Anglers 

Weather permitting, city workers plan to re-stripe the street over one weekend this month, adding at least 20 new parking spaces along N. Broadway Avenue between NW Fifth and 10th streets.

A second phase will add angled parking to NW Seventh, Eighth and Ninth streets that jut off of Broadway Avenue.

Business owners and others along that stretch of road have struggled with a lack of parking spaces for years. Also, at times, the stretch turns into a congested speedway, they said. In 2009, a study was conducted by the Automobile Alley Association (AAA) to explore the viability of the changes.

“Our organization funded the original engineering study,” said Mickey Clagg, association president.

In January, the city’s Traffic and Transportation Commission approved the measure. The Oklahoma City Council approved it unanimously March 11. Ward 6 Councilwoman Meg Salyer recused herself from the vote because she is a property owner in the area.

The process
Eric Wenger, City of Oklahoma City Public Works director, said the work will not be lengthy or disruptive.

“This really is just a re-striping of the existing Broadway,” he said. “There’s very limited work that’s being done with concrete or curbs. It’s just lifting the existing paint markings up and putting new paint markings down.”

No changes are proposed to the posted two-hour free parking along that stretch of Broadway, according to a letter to the mayor and city council from City Manager Jim Couch.

The
AAA report showed overall cost estimated at $8,564.40, with funding
coming from the Public Works Department’s Traffic Management Division.

Also, available traffic lanes will reduce from five to three. In addition to more parking, pedestrian safety was an issue.

Anthony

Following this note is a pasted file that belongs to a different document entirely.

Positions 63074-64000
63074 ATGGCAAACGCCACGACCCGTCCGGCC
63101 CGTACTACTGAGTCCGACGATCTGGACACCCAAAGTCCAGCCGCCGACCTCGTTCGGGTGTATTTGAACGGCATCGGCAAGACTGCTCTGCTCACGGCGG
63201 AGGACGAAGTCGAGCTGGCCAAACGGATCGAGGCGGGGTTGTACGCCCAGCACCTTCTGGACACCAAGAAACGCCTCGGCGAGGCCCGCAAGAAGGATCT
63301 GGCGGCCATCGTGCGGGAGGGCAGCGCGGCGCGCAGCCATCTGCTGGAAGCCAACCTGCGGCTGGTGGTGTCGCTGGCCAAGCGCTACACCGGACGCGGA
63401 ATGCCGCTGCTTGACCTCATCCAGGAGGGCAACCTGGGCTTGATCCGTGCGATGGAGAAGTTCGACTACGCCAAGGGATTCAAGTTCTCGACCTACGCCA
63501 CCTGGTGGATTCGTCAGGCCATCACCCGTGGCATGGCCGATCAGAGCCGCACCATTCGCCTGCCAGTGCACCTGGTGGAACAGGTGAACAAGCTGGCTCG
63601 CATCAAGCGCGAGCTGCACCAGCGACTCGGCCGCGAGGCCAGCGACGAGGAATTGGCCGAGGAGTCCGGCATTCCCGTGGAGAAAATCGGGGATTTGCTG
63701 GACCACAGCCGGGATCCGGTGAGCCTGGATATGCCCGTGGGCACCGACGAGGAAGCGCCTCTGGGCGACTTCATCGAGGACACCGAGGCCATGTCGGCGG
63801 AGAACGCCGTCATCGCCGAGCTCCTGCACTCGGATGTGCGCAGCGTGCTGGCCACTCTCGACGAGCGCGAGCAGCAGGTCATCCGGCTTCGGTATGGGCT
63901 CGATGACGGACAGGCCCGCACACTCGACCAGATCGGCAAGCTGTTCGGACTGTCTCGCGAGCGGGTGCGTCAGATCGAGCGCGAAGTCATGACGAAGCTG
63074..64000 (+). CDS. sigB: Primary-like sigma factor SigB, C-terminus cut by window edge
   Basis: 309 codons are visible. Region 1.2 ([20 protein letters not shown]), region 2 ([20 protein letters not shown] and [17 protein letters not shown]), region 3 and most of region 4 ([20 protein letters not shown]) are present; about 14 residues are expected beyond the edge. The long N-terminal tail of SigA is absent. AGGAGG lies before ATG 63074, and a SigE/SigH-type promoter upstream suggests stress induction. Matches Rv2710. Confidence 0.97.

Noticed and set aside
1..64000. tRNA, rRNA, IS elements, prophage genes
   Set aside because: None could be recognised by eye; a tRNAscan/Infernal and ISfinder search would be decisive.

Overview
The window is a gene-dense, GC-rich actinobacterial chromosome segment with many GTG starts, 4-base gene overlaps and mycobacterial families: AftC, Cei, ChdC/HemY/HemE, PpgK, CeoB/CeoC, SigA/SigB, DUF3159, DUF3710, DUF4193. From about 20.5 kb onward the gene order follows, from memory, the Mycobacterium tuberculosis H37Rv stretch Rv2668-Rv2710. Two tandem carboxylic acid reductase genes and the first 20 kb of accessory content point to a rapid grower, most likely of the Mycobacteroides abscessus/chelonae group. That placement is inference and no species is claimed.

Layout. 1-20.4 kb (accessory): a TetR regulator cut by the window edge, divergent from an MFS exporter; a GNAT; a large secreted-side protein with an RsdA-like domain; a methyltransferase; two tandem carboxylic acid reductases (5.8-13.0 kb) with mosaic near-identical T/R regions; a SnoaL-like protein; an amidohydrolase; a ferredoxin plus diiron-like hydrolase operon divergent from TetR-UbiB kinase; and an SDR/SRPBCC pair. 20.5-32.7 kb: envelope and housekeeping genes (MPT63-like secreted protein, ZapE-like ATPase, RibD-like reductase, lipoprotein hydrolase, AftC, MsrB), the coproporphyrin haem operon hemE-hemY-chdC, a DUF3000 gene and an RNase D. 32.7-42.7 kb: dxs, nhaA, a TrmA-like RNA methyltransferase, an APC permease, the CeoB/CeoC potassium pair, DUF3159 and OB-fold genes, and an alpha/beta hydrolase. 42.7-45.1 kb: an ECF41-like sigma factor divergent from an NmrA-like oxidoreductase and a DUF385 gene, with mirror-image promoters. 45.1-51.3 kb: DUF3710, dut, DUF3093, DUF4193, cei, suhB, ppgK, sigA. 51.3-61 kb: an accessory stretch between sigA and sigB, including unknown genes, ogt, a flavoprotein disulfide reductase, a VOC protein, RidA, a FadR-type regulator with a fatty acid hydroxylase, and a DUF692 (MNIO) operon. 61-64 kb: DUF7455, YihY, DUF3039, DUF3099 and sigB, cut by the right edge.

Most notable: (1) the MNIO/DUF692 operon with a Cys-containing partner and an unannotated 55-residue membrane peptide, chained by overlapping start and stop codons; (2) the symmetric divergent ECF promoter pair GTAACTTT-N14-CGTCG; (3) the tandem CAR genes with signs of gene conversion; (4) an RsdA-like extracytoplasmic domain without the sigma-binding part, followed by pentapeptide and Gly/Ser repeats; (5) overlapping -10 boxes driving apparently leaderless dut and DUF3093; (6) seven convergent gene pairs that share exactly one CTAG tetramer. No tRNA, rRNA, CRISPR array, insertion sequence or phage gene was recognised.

McDermid, principal at TAP Architecture and past president of the
association, was instrumental in the planning phases of the project.

“When
you’ve got 45-degree parking on both sides of the street, there are
fewer lanes to cross,” he said. “It will force the traffic to slow down
and create a much safer pedestrian environment.”

Also,
McDermid said as more retailers have opened along Automobile Alley,
there was a growing demand for more parking in close vicinity to those
stores.

“The goals of angled parking were aimed at providing more convenient parking outside the storefronts,” he said.

Concerns
Some
concerns remain, however, about how the new changes will affect the
final alignment for a proposed streetcar route, a MAPS 3 project.

A
report presented to the Traffic and Transportation Commission by city
staff at the January meeting noted the reduction of lanes on Broadway
might pose challenges in planning for the streetcar. It might also alter
city bus routes due to the narrower travel space and possible lack of
curbside access.

“We’re going to need to look at the streetcar project independently once that route is laid in,” Wenger said.

In addition, McDermid said he would like to see angled parking extended north, along more of that stretch of Broadway.

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